Australian economy on edge as fixed-rate mortgage pain looms in 2023
SYDNEY – The post-pandemic slump in Australian housing is set to deepen next year as hundreds of billions of dollars of mortgage debt fixed at record low rates in 2020 and 2021 mature, forcing borrowers to refinance at punishingly high interest rates.
Repayments on an estimated A$370 billion ($245.79 billion) of home loans could spike by as much as two-thirds at a time when real incomes are already shrinking due to surging inflation, dealing a body blow to house prices and the economy’s main engine of growth – consumer spending.
Home values in Sydney have fallen 12 percent so far this year and Eliza Owen, head of Australian research at property consultant CoreLogic, expects further losses as more distressed properties are listed for sale.
“While most borrowers are expected to be able to continue servicing their mortgages, there could be more motivated selling, if mortgage arrears rise from record lows,” said Owen.
Homeowner Francesca Lemon knows the pain – repayments on her variable-rate mortgage have already risen by A$1,200 per month this year, forcing her back to work despite a long-term medical condition so that her family can keep up with debt.
“It’s very frustrating and people are already struggling to survive. The cost of paying your mortgage is literally going up for everyone by thousands of dollars,” said the 31-year-old Lemon.
Australia’s big four banks – Commonwealth Bank of Australia, Westpac, National Australia Bank and ANZ – account for 75 percent of the country’s mortgage market.
The Reserve Bank of Australia (RBA) has raised interest rates every month since May, taking them from an all-time low of 0.1 percentto a decade-peak of 3.1 percent.
Policy makers are all too aware that mortgage payments will surge to record highs next year when fixed rate loans expire, and cited it as one reason for being the first major central bank to slow the pace of tightening.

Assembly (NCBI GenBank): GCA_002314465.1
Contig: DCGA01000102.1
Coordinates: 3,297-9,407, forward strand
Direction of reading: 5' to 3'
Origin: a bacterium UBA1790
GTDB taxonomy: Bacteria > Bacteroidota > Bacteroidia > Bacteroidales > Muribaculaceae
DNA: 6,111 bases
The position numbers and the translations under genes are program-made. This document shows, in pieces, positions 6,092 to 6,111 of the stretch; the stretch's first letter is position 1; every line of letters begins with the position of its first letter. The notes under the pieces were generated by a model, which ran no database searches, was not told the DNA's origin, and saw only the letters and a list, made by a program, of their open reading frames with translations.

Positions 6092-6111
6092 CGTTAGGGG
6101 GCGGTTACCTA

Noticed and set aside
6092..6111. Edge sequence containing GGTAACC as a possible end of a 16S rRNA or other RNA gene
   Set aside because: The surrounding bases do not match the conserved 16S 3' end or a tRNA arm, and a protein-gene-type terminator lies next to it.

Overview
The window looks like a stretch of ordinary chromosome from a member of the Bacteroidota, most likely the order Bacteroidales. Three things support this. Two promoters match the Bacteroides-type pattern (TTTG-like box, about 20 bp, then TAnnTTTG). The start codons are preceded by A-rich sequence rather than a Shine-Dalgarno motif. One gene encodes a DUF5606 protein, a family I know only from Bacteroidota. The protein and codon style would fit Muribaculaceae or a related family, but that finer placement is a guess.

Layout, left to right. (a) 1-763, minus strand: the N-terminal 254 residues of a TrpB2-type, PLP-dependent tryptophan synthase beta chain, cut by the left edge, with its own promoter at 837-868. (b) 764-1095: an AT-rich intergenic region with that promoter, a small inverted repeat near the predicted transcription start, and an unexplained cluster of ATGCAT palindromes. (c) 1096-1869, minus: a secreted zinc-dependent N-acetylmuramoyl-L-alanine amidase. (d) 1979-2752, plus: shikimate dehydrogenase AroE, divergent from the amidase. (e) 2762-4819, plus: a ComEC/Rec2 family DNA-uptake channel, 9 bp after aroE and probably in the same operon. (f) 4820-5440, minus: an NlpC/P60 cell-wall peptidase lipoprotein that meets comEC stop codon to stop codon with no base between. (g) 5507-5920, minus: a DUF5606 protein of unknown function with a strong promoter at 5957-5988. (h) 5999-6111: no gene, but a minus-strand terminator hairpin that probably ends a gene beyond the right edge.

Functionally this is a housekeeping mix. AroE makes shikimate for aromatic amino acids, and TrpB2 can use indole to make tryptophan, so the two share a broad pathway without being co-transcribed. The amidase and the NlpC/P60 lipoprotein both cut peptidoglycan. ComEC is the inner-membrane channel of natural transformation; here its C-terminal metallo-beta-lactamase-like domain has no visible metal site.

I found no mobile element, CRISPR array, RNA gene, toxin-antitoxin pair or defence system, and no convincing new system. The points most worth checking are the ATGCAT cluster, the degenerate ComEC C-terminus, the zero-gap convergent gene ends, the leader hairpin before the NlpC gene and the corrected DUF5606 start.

The RBA fears 15 percent of the borrowers on variable rates could see their cash flows turn negative, assuming that interest rates rise to 3.6 percent in line with market expectations.
Lemon has managed to obtain a lower rate from another lender last month, helped by a surge in competitive refinancing demand. Yet, those who bought at the peak of the market could well slip into negative equity and be left with no other option but to sell.
Buyers’ agent Lloyd Edge says some cautious mortgage holders have been selling up before their fixed-rate loans expire.
“I think there’s going to be a lot of other people where this is going to be the situation, but they don’t realize it yet.”
Hundreds of thousands of Australians took advantage of the ultra low rates during the COVID pandemic to enter one of the world’s least affordable housing markets.
Fixed-rate loans – usually with a two or three-year maturity – accounted for over 40 percent of the new loans during COVID, up from 15 percent previously.
The rate hikes already delivered will add around A$1,000 a month in repayments to the average A$600,000 mortgage, a deadweight for a population that holds A$2 trillion ($1.3 trillion) in home debt.
There has yet to be a material pick-up in mortgage arrears thanks to savings buffers built up through the COVID pandemic, strict stress tests on loan applications, and the usual lag of two-three months for rate hikes to filter through to the economy.
However, surveys are showing signs of borrower stress with consumer confidence at lows usually only seen during recessions. Research firm Roy Morgan expects one in four mortgage holders will be at financial risk by January.
Leesa Gasparin, a 55-year old resident in Tasmania, now contributes a quarter of her income of about $4,000 a month to her rising mortgage.
“I know it’s probably not a lot of money to some people, but it is to me. It’s like everything with groceries, power and all that. It is really bloody tough.”
($1 = 1.5053 Australian dollars)